The San Francisco Giants have leaped into first place in the NL West thanks to four straight shutouts, becoming the first club to blank the competition four or more consecutive times since the 1995 Baltimore Orioles. Barry Zito, Ryan Vogelsong and Tim Lincecum dominated the Dodgers for a series sweep, and Madison Bumgarner was an up-the-middle roller from Ryan Hanigan away from a no-hitter versus the Reds last night.
While Zito, Vogelsong, Lincecum and Bumgarner all put up zeroes, their pitch location during their respective shutouts varied. One thing they all had in common, though, was avoiding the fat part of the plate.
Zito stuck to his glove side versus the Dodgers, staying away from lefty batters (nearly 60 percent of his pitches to lefties were thrown outside) and pounding righties inside. Zito threw just five of his 109 pitches to both the horizontal and vertical middle of the plate.
While Zito pitched to his glove side, Vogelsong located to his arm side and induced a bunch of ground balls (15, compared to eight fly balls). Vogelsong also left just five of his 98 pitches over the horizontal and vertical middle of the plate.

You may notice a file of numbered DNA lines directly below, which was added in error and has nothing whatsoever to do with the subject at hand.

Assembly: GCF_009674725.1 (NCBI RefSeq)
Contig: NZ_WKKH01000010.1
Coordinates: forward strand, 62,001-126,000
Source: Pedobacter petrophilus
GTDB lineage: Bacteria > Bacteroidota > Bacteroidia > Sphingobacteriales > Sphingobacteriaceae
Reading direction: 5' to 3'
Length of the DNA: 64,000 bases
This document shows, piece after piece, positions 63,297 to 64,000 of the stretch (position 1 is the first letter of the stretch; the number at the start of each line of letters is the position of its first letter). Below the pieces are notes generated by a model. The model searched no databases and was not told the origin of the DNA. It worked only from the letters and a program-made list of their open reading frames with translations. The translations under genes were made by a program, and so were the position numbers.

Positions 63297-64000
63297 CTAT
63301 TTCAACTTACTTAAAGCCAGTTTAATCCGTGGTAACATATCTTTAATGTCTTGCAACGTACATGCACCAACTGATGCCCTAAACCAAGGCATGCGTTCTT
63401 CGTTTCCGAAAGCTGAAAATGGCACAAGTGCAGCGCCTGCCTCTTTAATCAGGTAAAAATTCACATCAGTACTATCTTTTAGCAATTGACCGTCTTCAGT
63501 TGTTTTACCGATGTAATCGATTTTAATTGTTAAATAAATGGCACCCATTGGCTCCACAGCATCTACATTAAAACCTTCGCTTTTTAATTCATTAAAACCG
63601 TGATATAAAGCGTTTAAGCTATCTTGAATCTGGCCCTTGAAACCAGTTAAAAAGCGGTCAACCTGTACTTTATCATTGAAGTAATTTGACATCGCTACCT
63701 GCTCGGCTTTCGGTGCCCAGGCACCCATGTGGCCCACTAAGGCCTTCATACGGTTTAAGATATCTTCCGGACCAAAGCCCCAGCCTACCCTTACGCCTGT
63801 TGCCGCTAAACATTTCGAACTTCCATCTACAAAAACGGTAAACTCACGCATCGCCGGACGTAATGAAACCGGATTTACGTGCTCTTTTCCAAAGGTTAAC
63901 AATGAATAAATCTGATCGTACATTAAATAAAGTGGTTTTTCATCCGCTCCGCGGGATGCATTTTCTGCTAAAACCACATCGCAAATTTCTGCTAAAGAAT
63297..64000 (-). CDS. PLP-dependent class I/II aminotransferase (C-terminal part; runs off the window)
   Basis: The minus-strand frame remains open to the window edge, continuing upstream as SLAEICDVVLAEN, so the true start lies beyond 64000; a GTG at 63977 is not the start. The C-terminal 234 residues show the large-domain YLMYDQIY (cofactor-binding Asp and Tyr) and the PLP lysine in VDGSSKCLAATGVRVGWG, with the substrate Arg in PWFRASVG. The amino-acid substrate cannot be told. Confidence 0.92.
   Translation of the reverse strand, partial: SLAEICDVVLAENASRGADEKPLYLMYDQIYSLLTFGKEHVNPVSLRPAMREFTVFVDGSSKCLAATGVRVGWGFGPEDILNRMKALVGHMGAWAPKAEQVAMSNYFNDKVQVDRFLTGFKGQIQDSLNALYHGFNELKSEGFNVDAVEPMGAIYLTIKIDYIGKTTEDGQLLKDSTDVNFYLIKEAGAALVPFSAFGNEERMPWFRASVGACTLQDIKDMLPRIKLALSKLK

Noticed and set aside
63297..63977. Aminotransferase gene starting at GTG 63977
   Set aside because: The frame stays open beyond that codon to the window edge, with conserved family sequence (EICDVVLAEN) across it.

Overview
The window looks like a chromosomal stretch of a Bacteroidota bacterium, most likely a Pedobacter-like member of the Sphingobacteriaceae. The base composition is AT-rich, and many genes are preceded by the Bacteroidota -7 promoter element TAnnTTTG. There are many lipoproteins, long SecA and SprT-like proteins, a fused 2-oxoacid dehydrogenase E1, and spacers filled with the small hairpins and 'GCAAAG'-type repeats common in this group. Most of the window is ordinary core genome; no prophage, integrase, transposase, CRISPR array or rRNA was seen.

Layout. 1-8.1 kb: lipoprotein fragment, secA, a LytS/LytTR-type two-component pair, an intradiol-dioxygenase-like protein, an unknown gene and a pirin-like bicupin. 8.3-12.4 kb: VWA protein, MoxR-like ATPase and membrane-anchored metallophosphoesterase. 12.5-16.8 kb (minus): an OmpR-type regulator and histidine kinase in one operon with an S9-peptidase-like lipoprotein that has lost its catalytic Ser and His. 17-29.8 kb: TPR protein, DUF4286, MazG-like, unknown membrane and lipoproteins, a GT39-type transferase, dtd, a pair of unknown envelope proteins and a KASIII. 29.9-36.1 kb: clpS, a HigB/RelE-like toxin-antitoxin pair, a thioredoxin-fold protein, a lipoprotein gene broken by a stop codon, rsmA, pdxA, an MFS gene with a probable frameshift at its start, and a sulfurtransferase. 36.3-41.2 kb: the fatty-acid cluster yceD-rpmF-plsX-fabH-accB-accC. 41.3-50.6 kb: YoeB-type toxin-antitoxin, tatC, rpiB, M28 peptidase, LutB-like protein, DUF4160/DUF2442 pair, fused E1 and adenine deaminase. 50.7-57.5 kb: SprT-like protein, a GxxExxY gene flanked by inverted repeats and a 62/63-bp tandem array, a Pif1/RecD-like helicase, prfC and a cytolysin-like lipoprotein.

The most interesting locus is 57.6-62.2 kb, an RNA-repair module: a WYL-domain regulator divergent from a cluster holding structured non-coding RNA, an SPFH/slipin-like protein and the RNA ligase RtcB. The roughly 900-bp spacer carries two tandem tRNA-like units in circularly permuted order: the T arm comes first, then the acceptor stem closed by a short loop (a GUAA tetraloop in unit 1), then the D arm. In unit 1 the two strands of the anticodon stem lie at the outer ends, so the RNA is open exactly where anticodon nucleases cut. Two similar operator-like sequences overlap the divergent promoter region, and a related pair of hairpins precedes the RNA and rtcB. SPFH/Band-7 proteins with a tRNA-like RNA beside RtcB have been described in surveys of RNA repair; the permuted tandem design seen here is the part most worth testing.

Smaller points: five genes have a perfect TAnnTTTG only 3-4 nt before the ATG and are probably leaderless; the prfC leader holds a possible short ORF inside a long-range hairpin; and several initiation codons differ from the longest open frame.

Lincecum turned in arguably his best start of the season by keeping the ball down: 54 percent of his pitches were at hitters' knees, compared to 45 percent overall in 2012. Only nine of Timmy's 115 pitches were left middle-middle.
Good luck finding a pattern in Bumgarner's pitch location. Batters must have felt like they got walloped with a beer-and-shaving-cream pie as the big lefty peppered all four quadrants of the plate. Bumgarner threw a mere four of his 107 pitches to the middle-middle-portion of the plate.
Bad things happen when pitchers leave the ball down the heart of the plate: hitters are slugging a collective .579 on pitches thrown to both the horizontal and vertical middle of the dish this season. Basically, batters turn into this year's version of Robinson Cano when they get a cookie. But Zito, Vogelsong, Lincecum and Bumgarner only threw a combined 5.4 percent of their pitches to the fat part of the plate during the shutout streak. The average for starting pitchers is about 7.5 percent. It pays to be precise.